Thursday, June 2, 2016

Pack Your Bags and Get On Board: Feminism Is Here To Stay




“It’s 2016…do we even need feminism anymore?”

This is a question I’ve heard many times, most recently while listening to one of my favorite podcasts. Although I love this podcast, I don’t celebrate my listenership, as it doesn’t exactly do wonders to advance women. I listen because some of the content truly interests me and the host makes some wonderful points on various topics, but damn do I HATE when he starts advocating that men treat women like garbage. "Women are gold-diggers." "Women are nothing more than cum dumpsters." "Women bitch about equality but don’t want to live up to their end of the equality equation." Yes, that's really what the podcast host advocates.


A recent conversation with my husband shed some light on this subject as well. He posted a Facebook comment on the ruling of an Oklahoma court that oral sex with anunconscious victim is not considered rape. My husband claimed to be joking when he posted a link to this article with the caption “Road Trip to Oklahoma! Who wants to go?” Of course it got some chuckles and "likes" from other guys, but I found myself rolling my eyes in disgust. I’ve always considered my husband a supporter of equal rights, but yet here he is laughing and joking about something that I didn’t consider funny at all. In fact, I thought it was pretty fucked up.

The examples in everyday life are endless. How many times have YOU heard someone joking about how women belong in the kitchen making sandwiches? When I show any form of emotion, I’m deemed as coming up on “that time of the month.” During Hillary Clinton’s 2008 presidential campaign, she washeckled to the tune of “Iron My Shirt” while making a speech in New HampshireDonald Trump claimed Megyn Kelly was bleedingout of her “wherever” for asking him tough questions during a debate. What does it say about our society when people that are running for the highest office in the United States are subject to or instigating blatant sexism?

One of my favorite documentaries, Miss Representation, a film directed by Kimberlee AcQuaro and Jennifer Siebel Newsom, confronts the issue of sexism in media and its implications for everyone in society. I loved that the film ended by, not only having people state a single sentence what viewers can do to combat sexism, but also encouraging viewers to think of their own ways to affect change. 

One of the things I did was give up watching one of my guilty pleasure TV shows at the time: “Dallas CowboysCheerleaders—Making the Team.” If you have never seen this show, I will give you a brief description: pretty, talented, young women are demeaned and made to kowtow to the director and choreographer of the squad (the ever-feared Kelli and Judy) until they deem the women not worthy enough for the uniform (too fat, not attractive enough, cannot dance sexy enough, are flat-out “boring,” have no personality, etc.), at which time the women are called into the office and given the axe by Kelli, uttering the most feared words: “Tonight will be your last night.” Tears begin to flow as the women state that earning a place on the squad is their lifelong dream and how devastated they are that they weren’t up to the “DCC Standards.” They will usually make a declaration to train harder to become what Kelli and Judy want them to be so they can repeat the whole process again during next year's tryouts. This would actually be an admirable goal if the women were being fairly compensated for the nearly impossible standards they must meet. For their long hours of practices, workouts, investments in dance classes and beauty products/services, etc., they are paid a flat fee of $150 per game (a payout of $43,200 for their average squad of 36 women performing at 8 home games per season) when the Dallas Cowboys Cheerleaders were valued at $1.35 million in 2010 while bringing in an additional $1 million to the Cowboys franchise. Mind you, these are just the numbers for the cheerleaders, NOT the much higher numbers for the entire Cowboys organization. Complete bullshit.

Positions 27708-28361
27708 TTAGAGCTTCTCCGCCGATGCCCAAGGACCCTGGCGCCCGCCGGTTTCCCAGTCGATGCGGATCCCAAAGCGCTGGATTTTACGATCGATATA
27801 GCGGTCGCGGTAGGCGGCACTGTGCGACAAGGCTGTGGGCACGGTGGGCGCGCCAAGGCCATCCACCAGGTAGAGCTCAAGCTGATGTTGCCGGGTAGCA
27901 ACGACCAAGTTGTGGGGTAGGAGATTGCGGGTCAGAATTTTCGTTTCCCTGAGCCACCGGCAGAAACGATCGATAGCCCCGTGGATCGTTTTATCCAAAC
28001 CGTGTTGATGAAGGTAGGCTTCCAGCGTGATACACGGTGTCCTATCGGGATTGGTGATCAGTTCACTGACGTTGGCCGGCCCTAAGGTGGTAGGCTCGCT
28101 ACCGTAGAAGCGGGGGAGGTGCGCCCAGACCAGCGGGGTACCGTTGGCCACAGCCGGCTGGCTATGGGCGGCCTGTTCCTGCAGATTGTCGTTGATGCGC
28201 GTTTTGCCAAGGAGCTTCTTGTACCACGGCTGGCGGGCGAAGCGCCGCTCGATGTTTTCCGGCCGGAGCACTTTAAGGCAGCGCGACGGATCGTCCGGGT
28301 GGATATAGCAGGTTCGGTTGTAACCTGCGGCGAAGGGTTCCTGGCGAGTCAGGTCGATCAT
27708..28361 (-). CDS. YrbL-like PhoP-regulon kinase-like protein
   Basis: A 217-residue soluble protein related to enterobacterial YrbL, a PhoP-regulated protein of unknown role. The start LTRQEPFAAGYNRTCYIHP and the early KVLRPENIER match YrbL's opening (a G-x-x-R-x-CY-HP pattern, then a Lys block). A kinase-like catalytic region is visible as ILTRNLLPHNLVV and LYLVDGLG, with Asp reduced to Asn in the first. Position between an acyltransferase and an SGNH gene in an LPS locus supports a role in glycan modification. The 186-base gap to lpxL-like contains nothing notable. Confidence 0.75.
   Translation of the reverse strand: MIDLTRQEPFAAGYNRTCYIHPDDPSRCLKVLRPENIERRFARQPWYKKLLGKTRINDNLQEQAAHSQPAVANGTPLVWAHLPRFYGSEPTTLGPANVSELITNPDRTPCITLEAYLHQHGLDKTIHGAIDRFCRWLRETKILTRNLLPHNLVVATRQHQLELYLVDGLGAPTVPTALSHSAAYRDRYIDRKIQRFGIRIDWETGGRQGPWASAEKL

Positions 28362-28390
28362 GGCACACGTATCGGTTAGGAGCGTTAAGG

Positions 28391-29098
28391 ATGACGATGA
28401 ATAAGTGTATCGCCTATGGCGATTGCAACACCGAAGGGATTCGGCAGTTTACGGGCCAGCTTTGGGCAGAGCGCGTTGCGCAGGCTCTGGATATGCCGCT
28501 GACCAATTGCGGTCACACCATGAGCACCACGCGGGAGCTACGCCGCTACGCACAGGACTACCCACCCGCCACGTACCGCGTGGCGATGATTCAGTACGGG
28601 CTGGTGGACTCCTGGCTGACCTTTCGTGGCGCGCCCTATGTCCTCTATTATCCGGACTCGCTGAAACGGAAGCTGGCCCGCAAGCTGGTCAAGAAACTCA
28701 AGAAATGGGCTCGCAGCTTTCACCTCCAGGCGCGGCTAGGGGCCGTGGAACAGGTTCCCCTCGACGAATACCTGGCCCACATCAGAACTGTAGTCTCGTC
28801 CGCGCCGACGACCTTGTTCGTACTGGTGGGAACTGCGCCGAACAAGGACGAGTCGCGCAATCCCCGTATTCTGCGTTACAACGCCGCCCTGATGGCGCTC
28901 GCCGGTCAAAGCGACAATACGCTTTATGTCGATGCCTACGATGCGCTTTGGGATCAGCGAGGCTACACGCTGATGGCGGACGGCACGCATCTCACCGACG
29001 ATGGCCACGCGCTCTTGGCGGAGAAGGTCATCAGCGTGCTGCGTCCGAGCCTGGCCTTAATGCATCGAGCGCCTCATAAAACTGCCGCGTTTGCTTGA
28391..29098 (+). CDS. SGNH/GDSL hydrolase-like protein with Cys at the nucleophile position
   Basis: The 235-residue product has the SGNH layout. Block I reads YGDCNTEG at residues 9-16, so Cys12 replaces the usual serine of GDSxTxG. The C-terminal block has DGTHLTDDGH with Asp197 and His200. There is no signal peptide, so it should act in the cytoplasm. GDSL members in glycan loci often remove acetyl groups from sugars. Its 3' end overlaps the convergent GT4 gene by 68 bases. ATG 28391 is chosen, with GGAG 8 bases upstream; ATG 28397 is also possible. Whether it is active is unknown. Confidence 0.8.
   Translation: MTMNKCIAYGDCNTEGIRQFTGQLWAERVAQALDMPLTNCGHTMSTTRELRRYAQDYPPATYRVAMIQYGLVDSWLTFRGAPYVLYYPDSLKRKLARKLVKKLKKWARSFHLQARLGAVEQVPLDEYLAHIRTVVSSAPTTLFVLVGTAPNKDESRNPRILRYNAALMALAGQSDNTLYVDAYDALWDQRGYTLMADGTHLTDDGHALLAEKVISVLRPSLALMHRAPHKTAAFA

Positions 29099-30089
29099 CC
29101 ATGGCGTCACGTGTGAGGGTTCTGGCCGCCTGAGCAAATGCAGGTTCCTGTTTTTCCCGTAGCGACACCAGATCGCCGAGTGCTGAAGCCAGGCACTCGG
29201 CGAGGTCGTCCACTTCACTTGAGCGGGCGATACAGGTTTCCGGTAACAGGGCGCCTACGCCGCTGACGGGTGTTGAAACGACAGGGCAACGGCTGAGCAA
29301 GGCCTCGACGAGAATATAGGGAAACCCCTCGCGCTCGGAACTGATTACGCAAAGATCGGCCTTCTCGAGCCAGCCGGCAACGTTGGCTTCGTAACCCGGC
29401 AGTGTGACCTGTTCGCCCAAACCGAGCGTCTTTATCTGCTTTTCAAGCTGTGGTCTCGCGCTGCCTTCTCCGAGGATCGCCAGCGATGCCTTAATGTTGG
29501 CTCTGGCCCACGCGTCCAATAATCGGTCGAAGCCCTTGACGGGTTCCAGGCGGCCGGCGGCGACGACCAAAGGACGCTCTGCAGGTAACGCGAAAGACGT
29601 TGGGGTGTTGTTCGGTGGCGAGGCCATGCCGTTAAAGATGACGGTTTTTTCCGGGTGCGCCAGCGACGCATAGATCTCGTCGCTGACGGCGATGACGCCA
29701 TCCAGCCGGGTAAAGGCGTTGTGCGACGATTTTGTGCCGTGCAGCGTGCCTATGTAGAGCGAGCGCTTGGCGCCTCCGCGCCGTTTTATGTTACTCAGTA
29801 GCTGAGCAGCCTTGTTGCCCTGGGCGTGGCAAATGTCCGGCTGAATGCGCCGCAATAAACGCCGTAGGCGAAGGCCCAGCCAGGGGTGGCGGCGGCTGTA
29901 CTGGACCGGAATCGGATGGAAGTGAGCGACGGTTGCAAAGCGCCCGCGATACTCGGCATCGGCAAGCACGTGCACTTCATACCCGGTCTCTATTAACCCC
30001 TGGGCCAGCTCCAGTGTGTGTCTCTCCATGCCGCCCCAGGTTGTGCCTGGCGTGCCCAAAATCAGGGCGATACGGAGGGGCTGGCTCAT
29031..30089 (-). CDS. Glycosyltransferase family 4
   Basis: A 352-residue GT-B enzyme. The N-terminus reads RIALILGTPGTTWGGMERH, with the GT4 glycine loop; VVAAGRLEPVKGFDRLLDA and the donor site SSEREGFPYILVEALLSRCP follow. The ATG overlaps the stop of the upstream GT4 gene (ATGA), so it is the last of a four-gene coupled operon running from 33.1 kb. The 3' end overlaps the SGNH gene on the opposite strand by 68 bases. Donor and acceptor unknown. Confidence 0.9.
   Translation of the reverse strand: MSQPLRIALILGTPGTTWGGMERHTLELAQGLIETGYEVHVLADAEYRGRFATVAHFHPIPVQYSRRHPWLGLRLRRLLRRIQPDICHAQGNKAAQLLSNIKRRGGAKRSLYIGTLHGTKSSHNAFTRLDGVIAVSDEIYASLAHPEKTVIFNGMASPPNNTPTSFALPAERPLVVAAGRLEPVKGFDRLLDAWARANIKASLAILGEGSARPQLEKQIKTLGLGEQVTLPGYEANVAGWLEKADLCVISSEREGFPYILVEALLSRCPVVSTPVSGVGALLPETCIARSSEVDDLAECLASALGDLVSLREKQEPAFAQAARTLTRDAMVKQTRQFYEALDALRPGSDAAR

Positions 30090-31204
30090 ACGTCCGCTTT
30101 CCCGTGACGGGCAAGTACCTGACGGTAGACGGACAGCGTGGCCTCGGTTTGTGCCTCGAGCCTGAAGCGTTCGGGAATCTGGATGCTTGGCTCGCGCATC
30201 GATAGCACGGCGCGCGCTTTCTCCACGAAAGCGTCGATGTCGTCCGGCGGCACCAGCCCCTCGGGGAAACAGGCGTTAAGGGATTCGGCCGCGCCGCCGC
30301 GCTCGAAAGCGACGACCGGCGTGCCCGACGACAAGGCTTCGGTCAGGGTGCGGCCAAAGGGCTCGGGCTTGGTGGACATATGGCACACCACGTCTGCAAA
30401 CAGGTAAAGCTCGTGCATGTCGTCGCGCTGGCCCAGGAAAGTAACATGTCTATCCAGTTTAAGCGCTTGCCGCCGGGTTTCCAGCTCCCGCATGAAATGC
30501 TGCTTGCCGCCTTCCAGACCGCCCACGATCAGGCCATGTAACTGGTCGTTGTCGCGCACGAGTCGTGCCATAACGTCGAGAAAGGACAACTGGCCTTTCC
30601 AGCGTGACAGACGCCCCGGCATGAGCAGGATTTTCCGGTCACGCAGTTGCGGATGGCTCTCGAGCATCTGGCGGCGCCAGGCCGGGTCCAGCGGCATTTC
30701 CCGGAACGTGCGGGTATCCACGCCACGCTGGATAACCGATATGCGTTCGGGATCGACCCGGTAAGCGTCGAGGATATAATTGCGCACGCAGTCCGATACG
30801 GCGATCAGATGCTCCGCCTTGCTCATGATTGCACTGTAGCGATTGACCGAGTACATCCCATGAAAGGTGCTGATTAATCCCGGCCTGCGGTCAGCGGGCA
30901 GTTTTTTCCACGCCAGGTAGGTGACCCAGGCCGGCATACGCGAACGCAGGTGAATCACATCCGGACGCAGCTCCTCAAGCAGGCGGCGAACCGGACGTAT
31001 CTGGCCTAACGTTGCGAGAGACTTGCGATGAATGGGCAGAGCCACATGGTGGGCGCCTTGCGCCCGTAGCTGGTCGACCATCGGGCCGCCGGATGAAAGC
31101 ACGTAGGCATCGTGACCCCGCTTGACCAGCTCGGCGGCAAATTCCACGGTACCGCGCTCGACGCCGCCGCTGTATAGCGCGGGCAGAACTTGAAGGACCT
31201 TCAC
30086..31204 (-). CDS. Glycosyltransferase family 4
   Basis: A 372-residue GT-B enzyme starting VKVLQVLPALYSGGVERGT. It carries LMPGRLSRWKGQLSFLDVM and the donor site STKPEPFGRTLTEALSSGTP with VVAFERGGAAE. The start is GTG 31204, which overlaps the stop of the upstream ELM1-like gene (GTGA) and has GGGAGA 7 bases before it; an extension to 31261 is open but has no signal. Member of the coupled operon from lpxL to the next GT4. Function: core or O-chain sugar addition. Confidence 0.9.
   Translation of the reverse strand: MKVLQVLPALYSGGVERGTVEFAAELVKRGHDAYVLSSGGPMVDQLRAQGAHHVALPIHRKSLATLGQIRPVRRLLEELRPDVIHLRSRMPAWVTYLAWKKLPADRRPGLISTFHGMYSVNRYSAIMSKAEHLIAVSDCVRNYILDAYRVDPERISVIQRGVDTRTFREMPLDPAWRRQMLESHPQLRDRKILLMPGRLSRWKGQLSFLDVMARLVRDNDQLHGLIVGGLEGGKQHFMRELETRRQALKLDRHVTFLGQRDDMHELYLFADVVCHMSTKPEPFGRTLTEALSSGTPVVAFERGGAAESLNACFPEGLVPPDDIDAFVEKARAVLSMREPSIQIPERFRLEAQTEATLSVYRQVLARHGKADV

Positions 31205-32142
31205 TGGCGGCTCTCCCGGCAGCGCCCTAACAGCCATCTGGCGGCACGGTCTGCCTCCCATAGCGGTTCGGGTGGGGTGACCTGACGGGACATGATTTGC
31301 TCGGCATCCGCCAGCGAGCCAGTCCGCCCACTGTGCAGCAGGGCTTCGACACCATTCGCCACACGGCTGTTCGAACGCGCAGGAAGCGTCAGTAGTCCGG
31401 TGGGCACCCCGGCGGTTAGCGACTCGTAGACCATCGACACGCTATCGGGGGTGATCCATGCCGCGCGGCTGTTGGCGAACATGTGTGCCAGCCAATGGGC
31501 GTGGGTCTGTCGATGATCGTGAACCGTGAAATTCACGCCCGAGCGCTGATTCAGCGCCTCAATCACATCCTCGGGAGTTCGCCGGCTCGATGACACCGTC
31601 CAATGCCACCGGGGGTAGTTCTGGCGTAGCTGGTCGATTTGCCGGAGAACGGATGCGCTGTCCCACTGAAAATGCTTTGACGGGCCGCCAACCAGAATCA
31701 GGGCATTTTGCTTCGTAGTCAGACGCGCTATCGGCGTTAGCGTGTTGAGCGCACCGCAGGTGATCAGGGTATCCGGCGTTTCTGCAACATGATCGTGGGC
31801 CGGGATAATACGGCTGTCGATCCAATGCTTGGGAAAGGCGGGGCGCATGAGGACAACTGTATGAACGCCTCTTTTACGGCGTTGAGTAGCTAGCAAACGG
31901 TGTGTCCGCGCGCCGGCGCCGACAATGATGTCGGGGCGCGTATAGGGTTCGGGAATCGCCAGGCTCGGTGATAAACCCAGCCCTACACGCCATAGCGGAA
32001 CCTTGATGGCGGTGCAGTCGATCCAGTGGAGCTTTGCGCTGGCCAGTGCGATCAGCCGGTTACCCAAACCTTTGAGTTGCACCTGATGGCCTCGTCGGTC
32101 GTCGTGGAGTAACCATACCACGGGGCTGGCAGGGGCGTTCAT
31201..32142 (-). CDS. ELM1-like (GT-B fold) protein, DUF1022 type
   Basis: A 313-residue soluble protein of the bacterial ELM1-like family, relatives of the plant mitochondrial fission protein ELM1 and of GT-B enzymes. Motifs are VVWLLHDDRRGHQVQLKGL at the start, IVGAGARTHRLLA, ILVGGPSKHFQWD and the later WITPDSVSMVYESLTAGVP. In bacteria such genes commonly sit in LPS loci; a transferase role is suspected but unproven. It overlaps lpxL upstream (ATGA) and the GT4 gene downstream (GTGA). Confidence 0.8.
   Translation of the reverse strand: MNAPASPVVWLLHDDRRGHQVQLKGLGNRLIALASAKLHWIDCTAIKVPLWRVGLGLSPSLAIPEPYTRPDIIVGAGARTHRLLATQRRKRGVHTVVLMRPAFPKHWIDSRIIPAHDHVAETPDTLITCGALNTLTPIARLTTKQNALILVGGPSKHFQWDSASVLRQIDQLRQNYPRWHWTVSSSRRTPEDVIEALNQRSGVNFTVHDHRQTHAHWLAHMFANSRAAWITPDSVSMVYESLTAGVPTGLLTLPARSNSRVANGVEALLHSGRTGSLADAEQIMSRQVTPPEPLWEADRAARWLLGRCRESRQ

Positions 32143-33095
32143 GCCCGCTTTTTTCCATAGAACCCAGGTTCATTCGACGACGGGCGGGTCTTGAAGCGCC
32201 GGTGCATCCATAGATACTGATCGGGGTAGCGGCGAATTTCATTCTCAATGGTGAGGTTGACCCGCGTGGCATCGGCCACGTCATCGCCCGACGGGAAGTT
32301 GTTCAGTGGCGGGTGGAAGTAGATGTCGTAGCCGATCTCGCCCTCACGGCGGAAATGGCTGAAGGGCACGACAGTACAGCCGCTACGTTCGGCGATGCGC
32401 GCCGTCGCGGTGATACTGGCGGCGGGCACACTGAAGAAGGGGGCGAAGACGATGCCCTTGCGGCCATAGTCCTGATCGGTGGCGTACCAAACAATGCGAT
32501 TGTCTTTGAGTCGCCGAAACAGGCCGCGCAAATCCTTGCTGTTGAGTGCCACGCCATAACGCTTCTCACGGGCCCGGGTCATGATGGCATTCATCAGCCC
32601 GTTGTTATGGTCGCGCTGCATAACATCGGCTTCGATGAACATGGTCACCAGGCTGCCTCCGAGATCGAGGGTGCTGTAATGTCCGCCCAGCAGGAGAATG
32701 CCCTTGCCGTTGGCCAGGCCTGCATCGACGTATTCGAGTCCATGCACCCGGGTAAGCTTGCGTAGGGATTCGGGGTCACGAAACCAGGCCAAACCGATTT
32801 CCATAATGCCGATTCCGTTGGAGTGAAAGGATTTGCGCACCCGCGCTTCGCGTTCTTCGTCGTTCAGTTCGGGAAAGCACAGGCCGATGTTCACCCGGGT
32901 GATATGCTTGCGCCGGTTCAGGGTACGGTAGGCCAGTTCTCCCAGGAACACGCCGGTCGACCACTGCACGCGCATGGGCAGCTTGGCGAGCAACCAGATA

So I’m making a point to call the bullshit out. No more letting my husband feel that it’s okay to assume I’m being premenstrual when I have legitimate feelings or not challenging him when he posts bullshit remarks about road trips to get non-consensual blowjobs. No more supporting presidential candidates that only give consideration to women if they are foreign-born supermodels. No more junk TV depicting women that should feel “privileged” to be on a squad where they work their asses off for little return beyond being eye candy for drunken Cowboys fans (although I must admit that giving up the podcast remains a work-in-progress).

So, yes, we still need feminism in 2016 because, as Joss Wheden succinctly answered when asked why he writes such strong female characters, “Because you’re still asking me that question.” We'll need feminism until sexist shit like the examples above no longer exist in our society.


Feminism is here to stay. Pack your bags and board the train, Janes!


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